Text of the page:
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Unfortunately, things in paradise aren’t quite perfect.  Indonesia is among the most corrupt countries in the world and things don’t seem to be getting drastically better.  Government officials on all levels are largely open to bribes and sometimes even require them before they will do any sort of work.

While the average expat will probably never have anything to do with some of these higher level guys, you will see traffic cops and police on a daily basis.  Foreigners are often pulled over, often with no official reason for the stop except to make sure things are all in order, of which things are usually not, at least to the police officer’s satisfaction.

The biggest trap

The biggest trap is the lack of a driver’s license. You can obtain an International Driver’s Permit in your home country before coming to Bali but be aware that if you are not licensed to drive a motorcycle in your home country, then you will not be permitted to ride one in Bali either.  There are also licenses that you can obtain here from the Poltables on Jl Gunung Sanghyang in Denpasar, but it is mostly a waste of time and money as well.  As much as it may go against your personal morals and beliefs, most of the time the best way to handle things is to just pay up.

If you have a valid International Driver’s Permit then you may be able to get away without paying but for most other situations you will probably have to shell out a bit.

If you are driving by and the officer is just passively flagging you down while he is standing on the side of the road, you better off just pretending you did not see him and driving right past.  It sounds strange to disobey the orders of a police officer but you will not be chased and it is really the best way to handle the situation if you can.  Running from an officer who is on a motor bike or in a car is not as wise as it can become dangerous and you may be chased and reprimanded much more thoroughly.


The situation usually plays out something like this:

You are driving along minding your own business when a police officer pulls up alongside of you and tells you to pull over.  At this point he has pretty much gotten you so better to just pull over and see what he has to say.  Once you stop he may or may not tell you what you did wrong or he may just skip right along for asking for your license and registration.  Your vehicle’s registration should always be on your person or your vehicle so provide that first.  If you have a valid license then provide that as well and cross your fingers that he doesn’t try to find something else wrong.  If you don’t have it, the best way is to act confused and “play dumb”.  Good lines are stating that you have driven in other Asian countries where a license was not required or that the person who rented you your bike informed you that a license was not required.  It won’t save you from having to pay, but it helps a little from looking like you were intentionally doing something wrong.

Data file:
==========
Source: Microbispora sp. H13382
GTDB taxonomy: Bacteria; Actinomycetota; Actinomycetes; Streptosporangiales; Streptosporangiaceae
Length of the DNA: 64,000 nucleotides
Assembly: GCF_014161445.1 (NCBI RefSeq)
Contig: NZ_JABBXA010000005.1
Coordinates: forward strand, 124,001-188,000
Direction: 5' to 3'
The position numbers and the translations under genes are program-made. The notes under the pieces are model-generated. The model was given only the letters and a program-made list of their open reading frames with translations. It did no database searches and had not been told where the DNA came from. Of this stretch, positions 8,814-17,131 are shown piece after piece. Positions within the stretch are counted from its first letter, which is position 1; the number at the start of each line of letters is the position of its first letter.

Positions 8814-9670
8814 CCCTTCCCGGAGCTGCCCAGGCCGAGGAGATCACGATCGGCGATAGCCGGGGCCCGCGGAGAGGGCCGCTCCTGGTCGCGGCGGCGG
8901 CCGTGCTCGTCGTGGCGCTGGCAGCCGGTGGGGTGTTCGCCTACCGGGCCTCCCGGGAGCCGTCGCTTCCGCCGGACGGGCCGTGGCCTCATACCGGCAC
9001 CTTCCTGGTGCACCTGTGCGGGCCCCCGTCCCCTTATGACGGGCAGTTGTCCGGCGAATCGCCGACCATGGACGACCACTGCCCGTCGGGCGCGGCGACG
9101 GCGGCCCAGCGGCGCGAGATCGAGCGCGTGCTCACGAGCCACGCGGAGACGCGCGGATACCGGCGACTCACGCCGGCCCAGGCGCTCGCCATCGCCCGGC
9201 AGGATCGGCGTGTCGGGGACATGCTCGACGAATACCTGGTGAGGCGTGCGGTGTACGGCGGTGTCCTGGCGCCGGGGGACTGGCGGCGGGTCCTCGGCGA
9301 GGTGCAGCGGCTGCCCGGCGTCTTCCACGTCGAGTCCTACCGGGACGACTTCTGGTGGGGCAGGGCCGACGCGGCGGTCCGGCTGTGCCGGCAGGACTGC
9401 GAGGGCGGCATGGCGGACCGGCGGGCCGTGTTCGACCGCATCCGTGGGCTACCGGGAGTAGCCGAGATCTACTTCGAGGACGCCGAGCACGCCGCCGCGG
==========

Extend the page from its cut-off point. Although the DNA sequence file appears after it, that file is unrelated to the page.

The very most important thing to do throughout this entire process is to stay as calm as possible and speak slowly and softly, no matter what the officer is trying to do.  The officer will usually then try to “threaten” to take your bike into the station and give you a court date where you must appear to plead your case to get it back.  He may even show you a book with a list of offences and the related fines.  It is bad form to immediately offer a bribe as it implies that he is a corrupt official so you will be better off playing along for a minute or two and appearing worried.  Don’t worry, your bike won’t be taken away and you won’t have to go to court.  After playing along for a minute or two, ask the officer “is there another way that we can handle this?”.  This is where things move along to the bribe stage and the officer will start to let you know that he is open to be paid off.  Bad form again would be to just hand him the money in plain sight because there will probably be people watching you.  If your helmet is hung on the handlebar then place it there or give him the money while he is handing back your registration with the money remaining underneath the documents as he gives them back.  The amount that he asks for could vary wildly but generally you should not pay more than rp 50,000 but rp 20,000 can sometimes be enough as well.  After this the conversation can turn much friendlier and he may begin some brief small chat with you to try and prove that he is still a nice guy, whether he really is or not.  Chat for a minute and then be on your way.

Even if your license and everything is in order there are some things that will surely land you a fine.  Things like driving without a helmet, blowing a red light or blatant disregard for road safety will not give you the chance to argue your situation.  You are better off apologizing profusely and politely before following the rest of the steps and then paying up all the while telling the officer that you will never do that again.


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